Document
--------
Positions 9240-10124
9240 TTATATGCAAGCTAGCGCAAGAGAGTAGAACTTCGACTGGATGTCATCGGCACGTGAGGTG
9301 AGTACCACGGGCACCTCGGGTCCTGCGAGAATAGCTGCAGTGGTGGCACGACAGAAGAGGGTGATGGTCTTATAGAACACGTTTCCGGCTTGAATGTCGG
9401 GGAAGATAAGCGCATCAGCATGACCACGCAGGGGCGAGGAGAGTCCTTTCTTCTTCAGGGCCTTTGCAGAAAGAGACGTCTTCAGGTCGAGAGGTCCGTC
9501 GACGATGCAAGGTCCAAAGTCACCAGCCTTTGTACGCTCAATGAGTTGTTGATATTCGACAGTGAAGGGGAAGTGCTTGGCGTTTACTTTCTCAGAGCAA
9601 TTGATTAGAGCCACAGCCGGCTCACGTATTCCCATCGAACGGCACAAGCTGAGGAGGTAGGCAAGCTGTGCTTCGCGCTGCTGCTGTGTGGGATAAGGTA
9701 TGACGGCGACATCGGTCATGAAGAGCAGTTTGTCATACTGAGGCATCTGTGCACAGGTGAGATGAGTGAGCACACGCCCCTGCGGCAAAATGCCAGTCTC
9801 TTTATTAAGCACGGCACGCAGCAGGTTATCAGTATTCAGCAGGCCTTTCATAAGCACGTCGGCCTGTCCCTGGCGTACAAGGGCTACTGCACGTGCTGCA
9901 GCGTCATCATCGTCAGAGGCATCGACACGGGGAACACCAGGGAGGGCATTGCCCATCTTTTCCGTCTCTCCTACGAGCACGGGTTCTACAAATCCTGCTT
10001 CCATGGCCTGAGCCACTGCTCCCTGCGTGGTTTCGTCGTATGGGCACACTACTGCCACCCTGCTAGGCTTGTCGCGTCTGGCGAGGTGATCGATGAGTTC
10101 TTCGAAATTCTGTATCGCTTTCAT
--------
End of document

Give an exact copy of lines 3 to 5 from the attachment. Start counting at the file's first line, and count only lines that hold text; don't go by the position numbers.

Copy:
9301 AGTACCACGGGCACCTCGGGTCCTGCGAGAATAGCTGCAGTGGTGGCACGACAGAAGAGGGTGATGGTCTTATAGAACACGTTTCCGGCTTGAATGTCGG
9401 GGAAGATAAGCGCATCAGCATGACCACGCAGGGGCGAGGAGAGTCCTTTCTTCTTCAGGGCCTTTGCAGAAAGAGACGTCTTCAGGTCGAGAGGTCCGTC
9501 GACGATGCAAGGTCCAAAGTCACCAGCCTTTGTACGCTCAATGAGTTGTTGATATTCGACAGTGAAGGGGAAGTGCTTGGCGTTTACTTTCTCAGAGCAA